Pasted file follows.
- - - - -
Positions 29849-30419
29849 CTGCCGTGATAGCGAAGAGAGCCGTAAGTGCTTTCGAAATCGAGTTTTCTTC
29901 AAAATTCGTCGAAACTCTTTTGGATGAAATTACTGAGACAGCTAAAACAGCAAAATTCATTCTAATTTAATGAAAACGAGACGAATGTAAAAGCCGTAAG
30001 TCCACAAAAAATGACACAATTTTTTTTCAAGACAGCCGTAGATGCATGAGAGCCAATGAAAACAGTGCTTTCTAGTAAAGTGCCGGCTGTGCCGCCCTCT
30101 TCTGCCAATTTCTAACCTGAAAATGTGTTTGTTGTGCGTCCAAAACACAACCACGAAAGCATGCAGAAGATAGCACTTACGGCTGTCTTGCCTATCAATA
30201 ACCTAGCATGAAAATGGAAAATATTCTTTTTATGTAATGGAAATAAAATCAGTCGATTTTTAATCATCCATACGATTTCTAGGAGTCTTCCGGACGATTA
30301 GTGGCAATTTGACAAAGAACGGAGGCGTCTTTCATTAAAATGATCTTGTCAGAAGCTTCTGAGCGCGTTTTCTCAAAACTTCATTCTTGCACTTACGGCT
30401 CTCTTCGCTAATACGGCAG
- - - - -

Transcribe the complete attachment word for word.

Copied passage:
Positions 29849-30419
29849 CTGCCGTGATAGCGAAGAGAGCCGTAAGTGCTTTCGAAATCGAGTTTTCTTC
29901 AAAATTCGTCGAAACTCTTTTGGATGAAATTACTGAGACAGCTAAAACAGCAAAATTCATTCTAATTTAATGAAAACGAGACGAATGTAAAAGCCGTAAG
30001 TCCACAAAAAATGACACAATTTTTTTTCAAGACAGCCGTAGATGCATGAGAGCCAATGAAAACAGTGCTTTCTAGTAAAGTGCCGGCTGTGCCGCCCTCT
30101 TCTGCCAATTTCTAACCTGAAAATGTGTTTGTTGTGCGTCCAAAACACAACCACGAAAGCATGCAGAAGATAGCACTTACGGCTGTCTTGCCTATCAATA
30201 ACCTAGCATGAAAATGGAAAATATTCTTTTTATGTAATGGAAATAAAATCAGTCGATTTTTAATCATCCATACGATTTCTAGGAGTCTTCCGGACGATTA
30301 GTGGCAATTTGACAAAGAACGGAGGCGTCTTTCATTAAAATGATCTTGTCAGAAGCTTCTGAGCGCGTTTTCTCAAAACTTCATTCTTGCACTTACGGCT
30401 CTCTTCGCTAATACGGCAG